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Board will avoid rankings dialogue

Board of Visitors members said yesterday they do not plan to discuss the University's drop to the nation's No. 2 public university in the annual U.S. News and World Report college rankings at the Board's meeting next month.

"I've been to one meeting" where the agenda for the Board's October meeting was discussed, University Rector John P. Ackerly III said. "I haven't heard any discussion about it."

Other Board members said they were concerned about UC-Berkeley's jump over the University to the No. 1 public university spot, but were unsure whether the Board could affect any change on the issue.

"It's obviously disappointing to see it happen," Board member James C. Wheat III said. "Overall, I don't see the rankings affecting any policy."

Wheat said he thought it was unlikely the Board would take any specific steps at their October meeting to improve the University's ranking.

"I don't think we ever at U.Va. have done anything just to say we're No. 1," he said.

Board member William H. Goodwin said the Board probably would not address the issue at its next meeting.

"I doubt very seriously the Board will talk about it," Goodwin said. "We've got much more important things we can control."

Fellow Board member Walter F. Walker said the Board will take action to make the University better, regardless of the rankings.

"I disagree with the methodology of the rankings and I think it's arbitrary," Walker said. "As a Board, we'll do the best we can to be the best university in the country."

UC-Berkeley Regent Ward Connerly said while Berkeley is pleased with its jump in the rankings, he also attaches little significance to the rankings in general.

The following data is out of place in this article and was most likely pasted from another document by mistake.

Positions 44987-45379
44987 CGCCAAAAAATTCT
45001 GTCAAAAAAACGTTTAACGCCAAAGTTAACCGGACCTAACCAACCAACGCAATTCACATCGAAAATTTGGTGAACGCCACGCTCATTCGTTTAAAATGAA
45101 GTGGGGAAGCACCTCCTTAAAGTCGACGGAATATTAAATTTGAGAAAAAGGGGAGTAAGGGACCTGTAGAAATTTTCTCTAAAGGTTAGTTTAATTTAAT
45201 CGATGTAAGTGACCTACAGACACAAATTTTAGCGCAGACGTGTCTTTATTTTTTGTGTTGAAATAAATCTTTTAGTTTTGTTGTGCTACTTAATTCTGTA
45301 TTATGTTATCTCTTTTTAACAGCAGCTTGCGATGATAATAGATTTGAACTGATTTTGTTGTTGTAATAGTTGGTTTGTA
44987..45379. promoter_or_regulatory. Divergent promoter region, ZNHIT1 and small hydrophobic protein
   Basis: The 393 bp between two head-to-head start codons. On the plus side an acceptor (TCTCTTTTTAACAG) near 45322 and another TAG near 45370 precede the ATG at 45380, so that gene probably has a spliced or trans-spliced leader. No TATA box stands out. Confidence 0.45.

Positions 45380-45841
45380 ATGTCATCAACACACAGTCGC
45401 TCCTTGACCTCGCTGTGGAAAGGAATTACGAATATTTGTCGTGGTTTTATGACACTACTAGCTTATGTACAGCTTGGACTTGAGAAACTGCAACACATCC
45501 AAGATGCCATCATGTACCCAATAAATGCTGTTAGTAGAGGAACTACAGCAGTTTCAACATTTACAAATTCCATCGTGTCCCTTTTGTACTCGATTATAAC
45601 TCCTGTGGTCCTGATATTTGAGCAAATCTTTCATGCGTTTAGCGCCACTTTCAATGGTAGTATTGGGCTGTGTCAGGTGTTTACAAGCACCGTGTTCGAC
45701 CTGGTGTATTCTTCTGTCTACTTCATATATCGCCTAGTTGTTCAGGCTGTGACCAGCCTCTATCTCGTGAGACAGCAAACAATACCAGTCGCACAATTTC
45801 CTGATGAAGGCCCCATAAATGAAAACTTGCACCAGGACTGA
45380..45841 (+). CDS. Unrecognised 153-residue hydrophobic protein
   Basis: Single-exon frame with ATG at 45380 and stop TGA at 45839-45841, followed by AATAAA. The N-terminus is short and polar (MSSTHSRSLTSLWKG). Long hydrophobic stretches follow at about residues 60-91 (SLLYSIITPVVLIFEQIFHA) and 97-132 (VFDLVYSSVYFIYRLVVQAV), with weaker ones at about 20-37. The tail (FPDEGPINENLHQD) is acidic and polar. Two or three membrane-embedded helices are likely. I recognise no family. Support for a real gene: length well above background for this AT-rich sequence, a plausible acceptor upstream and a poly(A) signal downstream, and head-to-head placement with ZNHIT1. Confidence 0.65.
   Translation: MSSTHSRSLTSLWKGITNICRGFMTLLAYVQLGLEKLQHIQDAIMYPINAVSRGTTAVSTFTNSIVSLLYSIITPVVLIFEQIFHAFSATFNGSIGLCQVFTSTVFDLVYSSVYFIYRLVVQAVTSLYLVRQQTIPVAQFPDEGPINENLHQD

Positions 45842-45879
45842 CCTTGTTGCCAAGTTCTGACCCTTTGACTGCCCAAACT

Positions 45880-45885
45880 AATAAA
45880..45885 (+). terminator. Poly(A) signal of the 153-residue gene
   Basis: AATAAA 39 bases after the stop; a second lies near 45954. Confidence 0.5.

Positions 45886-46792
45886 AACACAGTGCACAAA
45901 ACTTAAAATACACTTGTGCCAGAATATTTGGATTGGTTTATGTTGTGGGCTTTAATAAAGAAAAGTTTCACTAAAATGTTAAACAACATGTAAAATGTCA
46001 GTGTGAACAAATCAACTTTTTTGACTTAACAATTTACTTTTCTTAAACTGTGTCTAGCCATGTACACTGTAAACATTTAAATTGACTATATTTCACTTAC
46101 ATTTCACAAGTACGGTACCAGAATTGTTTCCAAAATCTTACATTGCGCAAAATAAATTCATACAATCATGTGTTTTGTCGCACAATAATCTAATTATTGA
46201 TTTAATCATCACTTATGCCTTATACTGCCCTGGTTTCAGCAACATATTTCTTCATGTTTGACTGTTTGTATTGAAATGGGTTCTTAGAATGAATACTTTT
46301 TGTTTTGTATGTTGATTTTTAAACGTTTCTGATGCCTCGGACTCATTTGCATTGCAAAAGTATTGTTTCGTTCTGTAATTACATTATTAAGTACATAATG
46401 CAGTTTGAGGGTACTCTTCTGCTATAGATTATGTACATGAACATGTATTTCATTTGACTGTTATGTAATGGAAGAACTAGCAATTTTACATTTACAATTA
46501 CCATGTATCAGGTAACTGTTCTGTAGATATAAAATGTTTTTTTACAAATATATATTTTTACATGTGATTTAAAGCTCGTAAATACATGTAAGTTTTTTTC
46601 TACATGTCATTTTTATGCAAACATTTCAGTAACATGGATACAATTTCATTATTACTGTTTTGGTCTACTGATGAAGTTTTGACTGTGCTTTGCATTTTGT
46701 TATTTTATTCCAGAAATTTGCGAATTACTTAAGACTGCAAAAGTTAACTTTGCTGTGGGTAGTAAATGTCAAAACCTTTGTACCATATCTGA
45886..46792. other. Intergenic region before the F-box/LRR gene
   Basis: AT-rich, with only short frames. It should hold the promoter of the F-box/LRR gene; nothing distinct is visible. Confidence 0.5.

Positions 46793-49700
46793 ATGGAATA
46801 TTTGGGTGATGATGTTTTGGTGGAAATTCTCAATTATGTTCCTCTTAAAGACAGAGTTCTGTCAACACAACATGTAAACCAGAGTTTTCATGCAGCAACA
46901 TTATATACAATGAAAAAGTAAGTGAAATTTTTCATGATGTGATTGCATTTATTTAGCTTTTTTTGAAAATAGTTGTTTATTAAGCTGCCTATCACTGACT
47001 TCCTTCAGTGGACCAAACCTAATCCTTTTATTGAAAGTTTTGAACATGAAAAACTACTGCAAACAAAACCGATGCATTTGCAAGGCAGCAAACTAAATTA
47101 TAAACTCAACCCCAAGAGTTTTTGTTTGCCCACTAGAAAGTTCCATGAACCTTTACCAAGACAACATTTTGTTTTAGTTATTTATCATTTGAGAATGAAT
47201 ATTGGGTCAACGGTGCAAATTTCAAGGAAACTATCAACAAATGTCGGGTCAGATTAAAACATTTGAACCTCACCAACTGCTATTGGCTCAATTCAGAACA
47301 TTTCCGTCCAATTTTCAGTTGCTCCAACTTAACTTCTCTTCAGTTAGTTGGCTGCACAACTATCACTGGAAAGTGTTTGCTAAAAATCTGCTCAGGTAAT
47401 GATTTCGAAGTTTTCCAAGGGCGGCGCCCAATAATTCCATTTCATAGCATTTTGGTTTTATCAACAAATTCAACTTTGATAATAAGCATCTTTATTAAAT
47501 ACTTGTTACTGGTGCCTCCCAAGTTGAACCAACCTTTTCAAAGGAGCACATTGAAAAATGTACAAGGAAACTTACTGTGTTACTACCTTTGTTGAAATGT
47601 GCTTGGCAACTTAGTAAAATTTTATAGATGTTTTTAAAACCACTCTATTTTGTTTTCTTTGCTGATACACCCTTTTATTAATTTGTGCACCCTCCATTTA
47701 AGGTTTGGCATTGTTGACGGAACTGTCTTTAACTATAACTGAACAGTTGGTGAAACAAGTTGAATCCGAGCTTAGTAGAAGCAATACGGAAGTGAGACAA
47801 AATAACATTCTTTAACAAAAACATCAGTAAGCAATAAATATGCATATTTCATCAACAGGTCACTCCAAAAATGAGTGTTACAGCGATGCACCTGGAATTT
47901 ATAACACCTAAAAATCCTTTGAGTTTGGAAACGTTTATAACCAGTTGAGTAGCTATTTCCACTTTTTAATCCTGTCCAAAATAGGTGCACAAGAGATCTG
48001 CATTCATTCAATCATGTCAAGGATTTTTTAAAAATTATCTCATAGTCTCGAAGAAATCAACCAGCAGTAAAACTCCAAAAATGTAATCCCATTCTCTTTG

"A lot of this is phony," Connerly said. "Some of the questions [in the poll] are irrelevant to the quality of the institution."

Board members and University President John T. Casteen III both said increased state funding is necessary to improve in areas judged by U.S. News and World Report.

"We are weak on two factors that count in the ratings - resources per faculty member and expenditure per student," Casteen said. "The weakness was caused by state funding reductions early in the decade."

He said the University's Capital Campaign is the main way to provide money to compensate for the lack of public funding.

"We have made progress toward replacing this money through the Capital Campaign," he added.

"The best guess is that completing the process of rebuilding our financial capacity would take another five years if done by way of fund raising."

Board member Charles M. Caravati Jr. agreed with Casteen's assessment of the University's current funding situation .

"We simply don't have enough public money to hit that one category [of public funding] and it's not likely to happen soon" Caravati said. "It's out of the University's control."

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